Ayanian, J. Z., Zaslavsky, A. M., Guadagnoli, E., Fuchs, C. S., Yost, K. J., Creech, C. M., ... Wright, W. E. (2005). Patients' perceptions of quality of care for colorectal cancer by race, ethnicity, and language. Journal of Clinical Oncology, 23(27), 6576-6586. https://doi.org/10.1200/JCO.2005.06.102

Patients' perceptions of quality of care for colorectal cancer by race, ethnicity, and language. / Ayanian, John Z.; Zaslavsky, Alan M.; Guadagnoli, Edward; Fuchs, Charles S.; Yost, Kathleen J.; Creech, Cynthia M.; Cress, Rosemary D; O'Connor, Lilia C.; West, Dee W.; Wright, William E.

In: Journal of Clinical Oncology, Vol. 23, No. 27, 20.09.2005, p. 6576-6586.

Research output: Contribution to journalArticle

Ayanian, JZ, Zaslavsky, AM, Guadagnoli, E, Fuchs, CS, Yost, KJ, Creech, CM, Cress, RD, O'Connor, LC, West, DW & Wright, WE 2005, 'Patients' perceptions of quality of care for colorectal cancer by race, ethnicity, and language', Journal of Clinical Oncology, vol. 23, no. 27, pp. 6576-6586. https://doi.org/10.1200/JCO.2005.06.102
Ayanian JZ, Zaslavsky AM, Guadagnoli E, Fuchs CS, Yost KJ, Creech CM et al. Patients' perceptions of quality of care for colorectal cancer by race, ethnicity, and language. Journal of Clinical Oncology. 2005 Sep 20;23(27):6576-6586. https://doi.org/10.1200/JCO.2005.06.102
Ayanian, John Z. ; Zaslavsky, Alan M. ; Guadagnoli, Edward ; Fuchs, Charles S. ; Yost, Kathleen J. ; Creech, Cynthia M. ; Cress, Rosemary D ; O'Connor, Lilia C. ; West, Dee W. ; Wright, William E. / Patients' perceptions of quality of care for colorectal cancer by race, ethnicity, and language. In: Journal of Clinical Oncology. 2005 ; Vol. 23, No. 27. pp. 6576-6586.
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abstract = "Purpose: To identify opportunities for improving care, we evaluated patients' perceptions of the quality of their cancer care by race, ethnicity, and language. Patients and Methods: We surveyed a population-based cohort of 1,067 patients with colorectal cancer in northern California approximately 9 months after diagnosis. Adjusting for clinical and demographic factors, mean problem scores were analyzed on a 100-point scale for six domains of care. Results: Mean problem scores were highest for health information (47.8), followed by treatment information (32.3), psychosocial care (31.7), coordination of care (21.3), confidence in providers (13.1), and access to cancer care (12.7). In adjusted comparisons with white patients, African American patients reported more problems with coordination of care (difference, 9.8; P < .001), psychosocial care (difference, 7.2; P = .03), access to care (difference, 6.6; P = .03), and health information (difference, 12.5; P < .001). Asian/Pacific Islander patients reported more problems than did white patients with coordination of care (difference, 13.2; P < .001), access to care (difference, 15.5; P < .001), and health information (difference, 12.6; P = .004). Hispanic patients tended to report more problems with coordination of care (difference, 4.4; P = .06), access to care (difference, 5.8; P = .08), and treatment information (difference, 7.0; P = .06). Non-English-speaking white patients reported more problems than other white patients with coordination of care (difference, 21.9; P < .001), psychosocial care (difference, 16.1; P = .009), access to care (difference, 19.8; P = .003), and treatment information (difference, 17.8; P = .002). Non-English-speaking Hispanic patients reported more problems than other Hispanic patients with confidence in providers (difference, 16.9; P = .01). Conclusion: Efforts to improve patients' experiences with cancer care should address disparities by race, ethnicity, and language, particularly in coordination of care, access to care, and the provision of relevant information.",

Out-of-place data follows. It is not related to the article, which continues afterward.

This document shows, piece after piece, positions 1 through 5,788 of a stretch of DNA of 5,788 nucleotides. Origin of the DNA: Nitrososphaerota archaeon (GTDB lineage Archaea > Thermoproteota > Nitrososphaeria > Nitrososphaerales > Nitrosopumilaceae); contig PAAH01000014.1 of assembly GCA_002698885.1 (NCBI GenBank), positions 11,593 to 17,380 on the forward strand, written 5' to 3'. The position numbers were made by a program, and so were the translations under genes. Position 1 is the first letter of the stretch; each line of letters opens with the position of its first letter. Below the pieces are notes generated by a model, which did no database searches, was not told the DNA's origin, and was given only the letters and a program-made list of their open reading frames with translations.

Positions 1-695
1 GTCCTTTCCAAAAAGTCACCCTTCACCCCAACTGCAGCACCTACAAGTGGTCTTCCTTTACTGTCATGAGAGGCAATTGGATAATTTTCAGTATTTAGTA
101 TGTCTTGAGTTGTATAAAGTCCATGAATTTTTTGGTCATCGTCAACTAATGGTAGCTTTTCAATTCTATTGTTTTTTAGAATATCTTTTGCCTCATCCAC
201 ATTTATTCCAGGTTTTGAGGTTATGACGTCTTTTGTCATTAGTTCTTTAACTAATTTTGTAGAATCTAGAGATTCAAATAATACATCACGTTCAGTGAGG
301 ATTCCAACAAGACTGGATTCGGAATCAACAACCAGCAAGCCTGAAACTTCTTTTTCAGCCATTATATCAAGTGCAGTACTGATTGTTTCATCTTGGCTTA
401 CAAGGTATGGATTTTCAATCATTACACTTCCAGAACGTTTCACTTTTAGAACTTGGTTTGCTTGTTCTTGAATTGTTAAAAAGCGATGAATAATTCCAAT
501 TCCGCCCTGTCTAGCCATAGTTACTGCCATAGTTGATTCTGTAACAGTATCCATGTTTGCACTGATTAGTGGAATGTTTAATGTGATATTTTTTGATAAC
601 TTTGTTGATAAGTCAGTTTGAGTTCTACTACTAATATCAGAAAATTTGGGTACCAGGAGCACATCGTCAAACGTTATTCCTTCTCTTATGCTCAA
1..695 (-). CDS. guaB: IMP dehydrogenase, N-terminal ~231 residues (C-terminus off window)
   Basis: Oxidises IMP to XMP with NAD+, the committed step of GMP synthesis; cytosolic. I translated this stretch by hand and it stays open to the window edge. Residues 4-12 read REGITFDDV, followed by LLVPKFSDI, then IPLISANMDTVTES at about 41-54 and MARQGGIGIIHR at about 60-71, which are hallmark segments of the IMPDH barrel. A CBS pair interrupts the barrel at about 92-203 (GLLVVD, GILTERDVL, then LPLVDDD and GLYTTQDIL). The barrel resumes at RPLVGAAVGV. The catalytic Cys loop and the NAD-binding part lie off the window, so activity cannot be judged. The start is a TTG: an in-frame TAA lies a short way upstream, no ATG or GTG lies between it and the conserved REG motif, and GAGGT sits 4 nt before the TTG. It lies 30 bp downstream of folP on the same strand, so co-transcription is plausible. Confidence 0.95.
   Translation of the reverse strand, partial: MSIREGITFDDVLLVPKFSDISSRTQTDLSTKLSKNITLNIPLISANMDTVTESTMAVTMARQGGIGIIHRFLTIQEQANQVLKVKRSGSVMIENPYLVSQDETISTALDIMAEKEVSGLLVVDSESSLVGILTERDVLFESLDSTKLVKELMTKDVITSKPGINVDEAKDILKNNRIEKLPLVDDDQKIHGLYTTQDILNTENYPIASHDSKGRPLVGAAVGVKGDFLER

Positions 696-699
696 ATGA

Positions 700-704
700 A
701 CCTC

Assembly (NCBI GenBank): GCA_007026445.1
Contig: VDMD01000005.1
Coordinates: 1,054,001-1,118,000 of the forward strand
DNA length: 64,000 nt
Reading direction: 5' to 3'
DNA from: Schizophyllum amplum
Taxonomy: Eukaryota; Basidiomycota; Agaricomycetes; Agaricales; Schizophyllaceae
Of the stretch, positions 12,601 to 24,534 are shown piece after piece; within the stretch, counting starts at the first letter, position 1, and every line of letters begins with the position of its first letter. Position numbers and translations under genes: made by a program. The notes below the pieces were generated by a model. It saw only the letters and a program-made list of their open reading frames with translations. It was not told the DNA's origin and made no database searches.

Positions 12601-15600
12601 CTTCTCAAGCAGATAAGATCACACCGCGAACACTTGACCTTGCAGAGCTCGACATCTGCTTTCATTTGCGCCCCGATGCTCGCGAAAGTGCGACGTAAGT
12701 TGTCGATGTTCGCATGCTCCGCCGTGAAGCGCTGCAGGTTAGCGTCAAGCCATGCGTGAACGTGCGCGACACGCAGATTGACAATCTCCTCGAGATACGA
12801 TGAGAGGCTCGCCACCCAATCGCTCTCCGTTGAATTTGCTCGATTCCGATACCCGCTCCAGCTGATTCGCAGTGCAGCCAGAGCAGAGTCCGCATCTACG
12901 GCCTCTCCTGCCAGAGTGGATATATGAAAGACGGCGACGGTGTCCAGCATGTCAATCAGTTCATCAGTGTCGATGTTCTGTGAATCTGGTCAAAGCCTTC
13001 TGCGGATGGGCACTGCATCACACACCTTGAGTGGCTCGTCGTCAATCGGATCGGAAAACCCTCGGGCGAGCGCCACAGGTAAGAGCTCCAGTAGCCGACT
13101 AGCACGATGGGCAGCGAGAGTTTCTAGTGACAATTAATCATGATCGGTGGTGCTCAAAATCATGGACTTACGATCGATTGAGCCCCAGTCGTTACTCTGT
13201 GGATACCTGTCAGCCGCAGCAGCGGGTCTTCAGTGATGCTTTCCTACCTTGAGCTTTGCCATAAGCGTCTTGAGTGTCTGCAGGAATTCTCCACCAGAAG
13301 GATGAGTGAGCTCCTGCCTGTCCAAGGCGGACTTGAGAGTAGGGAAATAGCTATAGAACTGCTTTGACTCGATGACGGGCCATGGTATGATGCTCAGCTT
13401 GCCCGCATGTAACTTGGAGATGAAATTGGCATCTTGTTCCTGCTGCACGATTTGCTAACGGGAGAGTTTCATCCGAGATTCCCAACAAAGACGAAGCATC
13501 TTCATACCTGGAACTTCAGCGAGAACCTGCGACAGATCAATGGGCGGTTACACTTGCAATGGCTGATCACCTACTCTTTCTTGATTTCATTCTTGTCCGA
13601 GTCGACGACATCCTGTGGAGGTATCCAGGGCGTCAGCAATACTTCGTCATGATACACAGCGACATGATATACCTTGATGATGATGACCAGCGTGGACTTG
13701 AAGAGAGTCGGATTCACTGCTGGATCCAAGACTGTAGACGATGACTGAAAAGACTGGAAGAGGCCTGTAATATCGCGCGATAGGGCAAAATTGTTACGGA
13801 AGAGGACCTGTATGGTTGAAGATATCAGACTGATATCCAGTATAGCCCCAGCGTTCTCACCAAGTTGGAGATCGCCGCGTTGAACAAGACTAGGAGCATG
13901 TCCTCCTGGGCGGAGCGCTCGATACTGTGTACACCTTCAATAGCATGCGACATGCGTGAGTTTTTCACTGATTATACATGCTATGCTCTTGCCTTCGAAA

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N2 - Purpose: To identify opportunities for improving care, we evaluated patients' perceptions of the quality of their cancer care by race, ethnicity, and language. Patients and Methods: We surveyed a population-based cohort of 1,067 patients with colorectal cancer in northern California approximately 9 months after diagnosis. Adjusting for clinical and demographic factors, mean problem scores were analyzed on a 100-point scale for six domains of care. Results: Mean problem scores were highest for health information (47.8), followed by treatment information (32.3), psychosocial care (31.7), coordination of care (21.3), confidence in providers (13.1), and access to cancer care (12.7). In adjusted comparisons with white patients, African American patients reported more problems with coordination of care (difference, 9.8; P < .001), psychosocial care (difference, 7.2; P = .03), access to care (difference, 6.6; P = .03), and health information (difference, 12.5; P < .001). Asian/Pacific Islander patients reported more problems than did white patients with coordination of care (difference, 13.2; P < .001), access to care (difference, 15.5; P < .001), and health information (difference, 12.6; P = .004). Hispanic patients tended to report more problems with coordination of care (difference, 4.4; P = .06), access to care (difference, 5.8; P = .08), and treatment information (difference, 7.0; P = .06). Non-English-speaking white patients reported more problems than other white patients with coordination of care (difference, 21.9; P < .001), psychosocial care (difference, 16.1; P = .009), access to care (difference, 19.8; P = .003), and treatment information (difference, 17.8; P = .002). Non-English-speaking Hispanic patients reported more problems than other Hispanic patients with confidence in providers (difference, 16.9; P = .01). Conclusion: Efforts to improve patients' experiences with cancer care should address disparities by race, ethnicity, and language, particularly in coordination of care, access to care, and the provision of relevant information.